Many companies are discovering blogging as an effective medium for providing insights and education. If handled properly, this channel can attract, engage and even help convert prospects to customers.
For example, if the buying cycle is lengthy or complicated some “How to” tips can provide invaluable education. Including tips and resources to help consumers compare and evaluate will help build trust. In addition to original content consider including other authoritative resources that would help the prospect arrive at a decision to purchase or use your product or service.
Providing relevant and helpful content can help establish your brand as a thought leader. The key to this positioning is helping vs. selling.
There are many ways social can contribute to drawing prospects into a brand’s digital marketing space. In order to take full advantage of the content strategy I’ve described above, it’s necessary to get the content in front of the right audience at the right time.
Search Engine Marketing (SEM) practices can help. There are two significant distinctions, unpaid or organic search and PPC or pay per click search.
Organic search, while unpaid, can require professional assistance in order to identify and appropriately use the correct key words. Search engine algorithms are constantly evolving to try and provide the most relevant search results for the end user.
Pay per click strategies are designed to attract attention to your site through targeted ads on platforms like Google. If you are unfamiliar with this practice it’s probably wise to seek the help of a professional to determine if this strategy might make sense.
Video is increasingly popular strategies for reaching and educating audiences. You Tube, one of the largest video platforms, has a plethora of helpful “how to” videos; many are consumer generated. You Tube content can be optimized for search. Recently sites like Vine have emerged offering very short video snippets. Here is a very helpful YouTube guide for brands thanks to fellow MSB contributor Jayson Duncan.
Images are another powerful tool in the marketing arsenal. The old saying “a picture is worth a thousand words” is increasingly true. For brands that lend themselves to a visual experience platforms like Pinterest and Instagram are used to illustrate the buying experience and these formats are effective ways to connect with prospects emotionally. Here is more informaton on how to use Instagram to improve your marketing post along with one on how your brand can tell stories on Pinterest.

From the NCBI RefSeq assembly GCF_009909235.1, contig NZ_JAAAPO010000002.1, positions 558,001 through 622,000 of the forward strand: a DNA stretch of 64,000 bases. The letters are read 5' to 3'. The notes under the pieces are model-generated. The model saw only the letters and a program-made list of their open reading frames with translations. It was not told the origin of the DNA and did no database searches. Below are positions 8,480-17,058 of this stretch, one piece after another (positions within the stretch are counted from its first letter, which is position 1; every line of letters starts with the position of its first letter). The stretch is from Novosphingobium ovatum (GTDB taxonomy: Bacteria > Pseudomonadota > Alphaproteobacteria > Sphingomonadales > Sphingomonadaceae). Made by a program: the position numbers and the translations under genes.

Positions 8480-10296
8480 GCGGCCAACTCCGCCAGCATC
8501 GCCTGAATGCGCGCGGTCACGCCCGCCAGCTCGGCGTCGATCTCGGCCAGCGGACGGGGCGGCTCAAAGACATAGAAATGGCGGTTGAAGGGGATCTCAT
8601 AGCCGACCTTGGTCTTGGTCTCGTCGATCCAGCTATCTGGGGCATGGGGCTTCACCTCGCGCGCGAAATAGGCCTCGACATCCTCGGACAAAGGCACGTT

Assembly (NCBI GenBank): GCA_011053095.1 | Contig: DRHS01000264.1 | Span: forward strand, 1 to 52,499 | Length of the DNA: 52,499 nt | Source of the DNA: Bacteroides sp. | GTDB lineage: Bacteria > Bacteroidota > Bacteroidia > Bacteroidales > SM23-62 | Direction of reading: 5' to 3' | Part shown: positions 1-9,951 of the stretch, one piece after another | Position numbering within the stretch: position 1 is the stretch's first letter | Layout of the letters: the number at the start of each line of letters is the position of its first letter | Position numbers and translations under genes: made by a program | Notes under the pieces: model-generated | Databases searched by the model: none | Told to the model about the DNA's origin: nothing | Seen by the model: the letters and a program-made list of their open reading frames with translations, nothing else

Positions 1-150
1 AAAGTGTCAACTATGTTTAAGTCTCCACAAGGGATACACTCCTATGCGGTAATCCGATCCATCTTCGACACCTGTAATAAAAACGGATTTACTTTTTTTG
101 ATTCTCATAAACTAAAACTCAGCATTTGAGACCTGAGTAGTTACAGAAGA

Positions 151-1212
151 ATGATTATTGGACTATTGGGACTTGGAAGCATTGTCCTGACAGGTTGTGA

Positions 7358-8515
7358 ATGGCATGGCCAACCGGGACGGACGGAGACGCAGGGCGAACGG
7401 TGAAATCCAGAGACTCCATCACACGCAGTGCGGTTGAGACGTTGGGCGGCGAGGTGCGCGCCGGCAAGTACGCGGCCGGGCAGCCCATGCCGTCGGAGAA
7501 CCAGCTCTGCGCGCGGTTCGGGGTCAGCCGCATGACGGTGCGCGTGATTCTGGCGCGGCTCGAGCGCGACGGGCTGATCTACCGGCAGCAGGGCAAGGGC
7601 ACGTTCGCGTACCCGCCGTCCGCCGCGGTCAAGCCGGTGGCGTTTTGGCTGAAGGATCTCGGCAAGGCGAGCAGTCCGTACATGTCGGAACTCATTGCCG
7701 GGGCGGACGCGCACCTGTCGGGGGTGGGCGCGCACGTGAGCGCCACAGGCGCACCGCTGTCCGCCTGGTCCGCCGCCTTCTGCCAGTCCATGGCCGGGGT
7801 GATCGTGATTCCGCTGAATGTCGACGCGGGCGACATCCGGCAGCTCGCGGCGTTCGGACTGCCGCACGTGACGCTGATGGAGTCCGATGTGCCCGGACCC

I even have some advice for those whose prospects may not use social media. My friend Craig Jamieson explains how to use social to reach them.
Role of the Community
The ultimate goal is to create fans willing to share their experience. Word of Mouth isn’t a new phenomenon; technology and the Internet have just raised the stakes.
Owners and marketers can find the notion of community somewhat daunting. Many fear the loss of control and they fear the risk of adverse comments or photos. There is a greater benefit to a well-managed community. As I noted earlier in the post, consumers trust each other far more than the brands they interact with.
With guidelines and appropriate levels of monitoring, most brands that experience glitches are able to recover, if they address issues in an authentic manner.
Platforms like Facebook have become quite popular with brands. Most of the time fans of the brand are sharing and enhancing the brand experience. Facebook status updates can be used to drive traffic to your blog.
For those who market to businesses, LinkedIn can be a valuable community resource through the use of the Group function.
Google Plus offers a similar Communities feature allowing brands to invite and moderate conversations.
In future posts, I’ll address some of the other stops along the buying cycle. Once you have converted a prospect into a customer what do you do? How do you create raving fans?
Let me know if there are specific topics your interested in.